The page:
Run by Tryfon Gavriel, a FIDE Candidate Master from England. Covers many technical chess topics on Chess improvement, chess analysis as well as commentaries on games.
Chess Explained
Run by German International Master Christof Sielecki. Covers both fun blitz videos to serious chess lessons.
John Bartholomew
Run by John Bartholomew, a strong International Master from Minnesota, USA. You can find many fun blitz videos, book reviews, game analysis, and commentaries.
Run by Chess24. Famous for their Banter blitz videos and quality commentary videos.
Run by the famous online chess website by the same name. Offers commentaries on elite tournaments, chess lessons and much more. Just head to their playlist.
Chess Club of Saint Louis (CCSCSL)
This YouTube channel offers a collection of the best free chess lessons you can find on the internet. Videos are recorded by several Grandmasters and chess experts. Level: Beginners to Advanced players.
Common Chess Jargons:
In your exploration, you’ll notice that chess players have their own anecdotes and jargon, here’s a list of some of them.
FIDE: The world chess federation or Fédération Internationale des Échecs. Ranks players based on a rating system.
Chess Titles by FIDE are as follows. You’ll be lucky if you get to play with some of them.
GM: Grandmaster
IM: International Master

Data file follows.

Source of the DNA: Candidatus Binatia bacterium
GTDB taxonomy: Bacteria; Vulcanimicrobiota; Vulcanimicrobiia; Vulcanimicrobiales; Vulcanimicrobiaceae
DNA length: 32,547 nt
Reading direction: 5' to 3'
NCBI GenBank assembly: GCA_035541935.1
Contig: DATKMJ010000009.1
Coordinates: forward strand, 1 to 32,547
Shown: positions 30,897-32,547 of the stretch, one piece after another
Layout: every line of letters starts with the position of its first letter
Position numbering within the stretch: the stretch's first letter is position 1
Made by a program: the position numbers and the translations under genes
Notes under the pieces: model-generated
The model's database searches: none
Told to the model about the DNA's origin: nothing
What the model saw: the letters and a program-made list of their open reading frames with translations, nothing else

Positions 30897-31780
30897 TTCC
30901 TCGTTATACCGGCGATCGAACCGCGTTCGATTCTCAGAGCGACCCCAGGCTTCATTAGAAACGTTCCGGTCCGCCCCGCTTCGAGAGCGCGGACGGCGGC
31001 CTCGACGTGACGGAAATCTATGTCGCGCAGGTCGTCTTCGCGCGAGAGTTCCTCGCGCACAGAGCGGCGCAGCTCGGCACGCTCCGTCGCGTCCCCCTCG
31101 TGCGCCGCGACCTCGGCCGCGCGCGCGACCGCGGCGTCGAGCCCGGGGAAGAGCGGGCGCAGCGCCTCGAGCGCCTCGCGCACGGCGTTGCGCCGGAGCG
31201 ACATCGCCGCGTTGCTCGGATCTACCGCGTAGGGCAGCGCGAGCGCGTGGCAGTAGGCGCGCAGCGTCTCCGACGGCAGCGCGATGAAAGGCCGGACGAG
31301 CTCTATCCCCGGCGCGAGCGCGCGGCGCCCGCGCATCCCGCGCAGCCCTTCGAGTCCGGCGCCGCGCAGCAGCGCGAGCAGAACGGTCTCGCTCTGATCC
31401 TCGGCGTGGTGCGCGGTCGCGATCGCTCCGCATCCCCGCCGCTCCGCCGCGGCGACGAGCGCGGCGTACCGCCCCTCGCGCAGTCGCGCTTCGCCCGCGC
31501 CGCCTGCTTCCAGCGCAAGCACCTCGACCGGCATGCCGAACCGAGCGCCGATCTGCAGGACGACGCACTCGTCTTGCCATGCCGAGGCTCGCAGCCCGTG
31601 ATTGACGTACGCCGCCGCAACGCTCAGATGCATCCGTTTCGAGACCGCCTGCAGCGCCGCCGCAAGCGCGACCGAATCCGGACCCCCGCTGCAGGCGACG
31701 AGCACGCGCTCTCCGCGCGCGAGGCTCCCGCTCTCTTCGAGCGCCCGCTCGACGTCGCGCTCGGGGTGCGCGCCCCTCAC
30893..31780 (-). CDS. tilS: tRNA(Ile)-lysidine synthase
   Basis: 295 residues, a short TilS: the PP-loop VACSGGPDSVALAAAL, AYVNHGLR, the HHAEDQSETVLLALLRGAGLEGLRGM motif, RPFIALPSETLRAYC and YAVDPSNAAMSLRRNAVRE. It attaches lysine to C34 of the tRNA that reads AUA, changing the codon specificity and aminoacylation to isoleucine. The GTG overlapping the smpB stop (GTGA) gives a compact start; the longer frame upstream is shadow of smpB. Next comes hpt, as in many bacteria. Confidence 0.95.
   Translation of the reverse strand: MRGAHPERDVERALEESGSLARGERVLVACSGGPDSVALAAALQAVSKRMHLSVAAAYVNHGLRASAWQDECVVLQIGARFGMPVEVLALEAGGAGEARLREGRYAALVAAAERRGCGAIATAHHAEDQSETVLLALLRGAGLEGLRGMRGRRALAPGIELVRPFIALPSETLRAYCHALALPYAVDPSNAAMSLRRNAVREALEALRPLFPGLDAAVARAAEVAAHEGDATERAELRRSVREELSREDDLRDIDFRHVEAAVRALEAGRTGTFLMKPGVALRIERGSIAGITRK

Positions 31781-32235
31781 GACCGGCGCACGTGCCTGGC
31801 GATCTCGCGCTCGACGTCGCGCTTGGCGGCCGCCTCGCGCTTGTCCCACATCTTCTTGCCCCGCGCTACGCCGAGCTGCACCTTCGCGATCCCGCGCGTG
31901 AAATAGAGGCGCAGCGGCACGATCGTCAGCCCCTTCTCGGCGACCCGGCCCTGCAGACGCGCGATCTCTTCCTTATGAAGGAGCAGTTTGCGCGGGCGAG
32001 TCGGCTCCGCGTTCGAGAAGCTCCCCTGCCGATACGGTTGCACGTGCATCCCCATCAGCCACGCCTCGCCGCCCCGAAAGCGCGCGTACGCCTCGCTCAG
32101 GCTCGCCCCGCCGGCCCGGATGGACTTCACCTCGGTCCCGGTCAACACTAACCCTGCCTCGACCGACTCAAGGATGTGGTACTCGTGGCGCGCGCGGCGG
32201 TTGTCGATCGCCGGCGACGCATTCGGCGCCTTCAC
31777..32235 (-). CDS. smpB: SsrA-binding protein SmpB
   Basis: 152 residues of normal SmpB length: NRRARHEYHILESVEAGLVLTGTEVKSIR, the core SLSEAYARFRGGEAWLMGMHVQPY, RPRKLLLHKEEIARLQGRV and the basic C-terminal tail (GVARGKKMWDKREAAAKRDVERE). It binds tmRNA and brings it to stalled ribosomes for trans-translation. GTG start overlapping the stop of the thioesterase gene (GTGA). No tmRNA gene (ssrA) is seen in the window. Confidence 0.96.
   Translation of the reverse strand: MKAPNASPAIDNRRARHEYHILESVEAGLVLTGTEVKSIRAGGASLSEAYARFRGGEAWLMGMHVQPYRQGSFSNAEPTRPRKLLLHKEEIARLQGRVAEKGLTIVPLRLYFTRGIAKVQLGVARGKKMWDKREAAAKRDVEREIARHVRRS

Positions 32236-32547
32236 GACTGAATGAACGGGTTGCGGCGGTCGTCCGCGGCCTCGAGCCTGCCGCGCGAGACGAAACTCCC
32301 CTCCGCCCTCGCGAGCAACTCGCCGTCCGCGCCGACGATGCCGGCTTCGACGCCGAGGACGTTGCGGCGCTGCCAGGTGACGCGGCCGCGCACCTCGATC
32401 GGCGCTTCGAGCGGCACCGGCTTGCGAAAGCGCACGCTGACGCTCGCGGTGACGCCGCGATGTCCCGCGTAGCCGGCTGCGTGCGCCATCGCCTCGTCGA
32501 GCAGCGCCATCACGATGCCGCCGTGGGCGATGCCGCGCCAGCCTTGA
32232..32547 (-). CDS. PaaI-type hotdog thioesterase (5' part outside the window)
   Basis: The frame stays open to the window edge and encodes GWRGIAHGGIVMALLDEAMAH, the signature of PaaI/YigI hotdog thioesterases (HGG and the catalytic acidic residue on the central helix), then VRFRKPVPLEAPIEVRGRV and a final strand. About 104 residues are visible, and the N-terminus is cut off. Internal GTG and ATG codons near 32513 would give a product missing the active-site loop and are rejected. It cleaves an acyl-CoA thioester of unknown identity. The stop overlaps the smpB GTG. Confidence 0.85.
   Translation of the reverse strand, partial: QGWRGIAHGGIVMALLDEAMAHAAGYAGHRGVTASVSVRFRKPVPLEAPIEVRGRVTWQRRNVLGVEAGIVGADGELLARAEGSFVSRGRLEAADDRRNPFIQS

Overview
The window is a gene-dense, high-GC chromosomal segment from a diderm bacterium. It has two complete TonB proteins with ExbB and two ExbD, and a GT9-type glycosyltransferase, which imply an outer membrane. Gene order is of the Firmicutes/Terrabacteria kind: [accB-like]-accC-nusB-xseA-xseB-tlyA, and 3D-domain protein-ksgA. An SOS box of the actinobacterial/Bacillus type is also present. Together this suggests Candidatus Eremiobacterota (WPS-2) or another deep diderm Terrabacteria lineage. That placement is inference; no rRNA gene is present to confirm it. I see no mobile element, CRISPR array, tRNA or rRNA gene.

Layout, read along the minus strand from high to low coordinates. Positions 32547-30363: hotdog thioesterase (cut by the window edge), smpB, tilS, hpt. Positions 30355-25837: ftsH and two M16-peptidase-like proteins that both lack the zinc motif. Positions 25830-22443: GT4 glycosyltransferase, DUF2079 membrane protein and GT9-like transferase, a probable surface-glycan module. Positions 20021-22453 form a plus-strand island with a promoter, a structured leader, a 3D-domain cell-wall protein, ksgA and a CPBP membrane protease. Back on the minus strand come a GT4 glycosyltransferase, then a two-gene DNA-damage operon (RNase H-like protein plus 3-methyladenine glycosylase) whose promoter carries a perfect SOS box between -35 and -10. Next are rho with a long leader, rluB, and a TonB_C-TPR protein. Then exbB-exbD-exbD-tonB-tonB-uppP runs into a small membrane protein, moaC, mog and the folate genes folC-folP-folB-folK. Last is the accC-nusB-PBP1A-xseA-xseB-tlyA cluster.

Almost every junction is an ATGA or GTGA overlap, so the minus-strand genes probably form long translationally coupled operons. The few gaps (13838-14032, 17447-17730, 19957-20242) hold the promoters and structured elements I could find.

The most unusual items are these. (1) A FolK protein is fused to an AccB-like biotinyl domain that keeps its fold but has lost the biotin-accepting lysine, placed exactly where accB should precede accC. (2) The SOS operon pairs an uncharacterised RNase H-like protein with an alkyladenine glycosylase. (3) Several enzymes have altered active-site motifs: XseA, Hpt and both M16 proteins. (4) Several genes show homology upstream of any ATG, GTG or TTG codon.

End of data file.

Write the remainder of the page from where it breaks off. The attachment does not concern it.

FM: Fide Master
WGM: Woman Grandmaster
WIM: Woman International Master
WFM: Woman FIDE Master.
Arbiter is the chess equivalent of Cricket’s umpire. The person is also referred to as a tournament director.
OTB: Over the Board, meaning real-world games and tournaments.
PGN: Portable Game Notation. A chess database file format.
FEN: Forsyth–Edwards Notation. A string of characters used to denote the position on the board.
Chess Variants: Chess games with slightly varied rules. example: Chess 960, atomic chess, etc.
chess 960: Games played with a different starting position by interchanging the pieces on the first and last rank. Also referred to as Fischer Random Chess.
Blitz Chess: Short time control games. 3 minutes with 2 seconds increment is the standard, but it differs from one website to another.
Corresponding Chess: Chess game played either through postcards or through email with a time limit of a few days per move.
Chess Engine: A chess computer program.
Wikipedia has a thorough list of chess terms if you want to know more.